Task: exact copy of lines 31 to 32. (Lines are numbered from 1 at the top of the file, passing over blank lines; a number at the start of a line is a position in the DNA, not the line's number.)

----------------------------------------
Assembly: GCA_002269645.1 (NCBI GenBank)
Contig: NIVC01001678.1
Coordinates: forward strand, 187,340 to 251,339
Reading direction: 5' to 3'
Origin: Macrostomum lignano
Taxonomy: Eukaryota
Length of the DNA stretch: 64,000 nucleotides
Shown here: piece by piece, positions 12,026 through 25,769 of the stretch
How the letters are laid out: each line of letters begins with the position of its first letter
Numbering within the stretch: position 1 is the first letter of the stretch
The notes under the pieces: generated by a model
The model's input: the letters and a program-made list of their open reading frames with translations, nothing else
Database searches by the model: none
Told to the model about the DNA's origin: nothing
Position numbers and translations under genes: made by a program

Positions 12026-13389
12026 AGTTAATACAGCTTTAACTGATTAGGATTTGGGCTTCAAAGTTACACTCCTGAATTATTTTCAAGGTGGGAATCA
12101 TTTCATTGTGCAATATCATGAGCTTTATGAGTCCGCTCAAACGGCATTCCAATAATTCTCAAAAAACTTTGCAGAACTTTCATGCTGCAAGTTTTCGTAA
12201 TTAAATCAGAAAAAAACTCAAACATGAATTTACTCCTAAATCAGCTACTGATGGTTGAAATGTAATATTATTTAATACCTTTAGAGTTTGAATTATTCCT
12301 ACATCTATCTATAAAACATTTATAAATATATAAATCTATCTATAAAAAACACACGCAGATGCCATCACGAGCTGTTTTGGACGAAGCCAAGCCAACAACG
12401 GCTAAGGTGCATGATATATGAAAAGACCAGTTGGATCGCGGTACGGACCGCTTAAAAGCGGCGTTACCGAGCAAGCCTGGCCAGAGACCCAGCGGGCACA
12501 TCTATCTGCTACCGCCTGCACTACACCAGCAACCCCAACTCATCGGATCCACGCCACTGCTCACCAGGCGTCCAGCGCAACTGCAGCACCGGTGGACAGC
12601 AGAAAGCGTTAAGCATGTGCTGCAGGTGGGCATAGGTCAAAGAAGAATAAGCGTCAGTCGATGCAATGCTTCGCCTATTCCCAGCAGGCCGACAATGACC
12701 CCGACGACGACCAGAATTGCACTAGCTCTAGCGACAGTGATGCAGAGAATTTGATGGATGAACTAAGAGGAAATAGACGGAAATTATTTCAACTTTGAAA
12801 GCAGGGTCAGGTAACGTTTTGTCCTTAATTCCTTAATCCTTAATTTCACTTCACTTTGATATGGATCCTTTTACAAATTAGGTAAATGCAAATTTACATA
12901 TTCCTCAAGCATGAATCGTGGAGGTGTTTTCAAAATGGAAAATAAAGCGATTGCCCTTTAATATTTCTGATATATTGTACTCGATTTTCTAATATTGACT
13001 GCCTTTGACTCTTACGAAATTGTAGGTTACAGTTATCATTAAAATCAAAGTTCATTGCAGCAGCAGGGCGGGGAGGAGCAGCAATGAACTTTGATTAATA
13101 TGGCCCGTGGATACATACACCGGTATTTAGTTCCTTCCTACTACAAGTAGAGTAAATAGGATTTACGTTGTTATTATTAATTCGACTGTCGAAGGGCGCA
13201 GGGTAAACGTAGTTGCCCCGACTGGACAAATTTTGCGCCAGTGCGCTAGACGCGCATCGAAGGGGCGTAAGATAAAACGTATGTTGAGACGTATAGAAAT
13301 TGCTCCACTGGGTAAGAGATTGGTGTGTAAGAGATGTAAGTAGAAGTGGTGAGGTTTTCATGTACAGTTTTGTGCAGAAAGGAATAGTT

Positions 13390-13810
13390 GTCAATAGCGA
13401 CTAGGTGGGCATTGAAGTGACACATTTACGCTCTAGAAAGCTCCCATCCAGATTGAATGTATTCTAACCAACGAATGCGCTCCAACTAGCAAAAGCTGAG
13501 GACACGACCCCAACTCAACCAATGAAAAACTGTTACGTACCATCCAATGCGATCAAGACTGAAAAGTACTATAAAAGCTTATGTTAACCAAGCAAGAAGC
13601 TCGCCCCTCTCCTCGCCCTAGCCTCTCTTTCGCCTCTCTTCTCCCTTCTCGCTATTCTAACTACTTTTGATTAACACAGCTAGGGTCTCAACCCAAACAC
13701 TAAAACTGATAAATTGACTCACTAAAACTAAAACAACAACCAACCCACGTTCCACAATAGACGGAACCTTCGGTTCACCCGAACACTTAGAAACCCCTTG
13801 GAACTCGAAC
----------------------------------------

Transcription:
Positions 13390-13810
13390 GTCAATAGCGA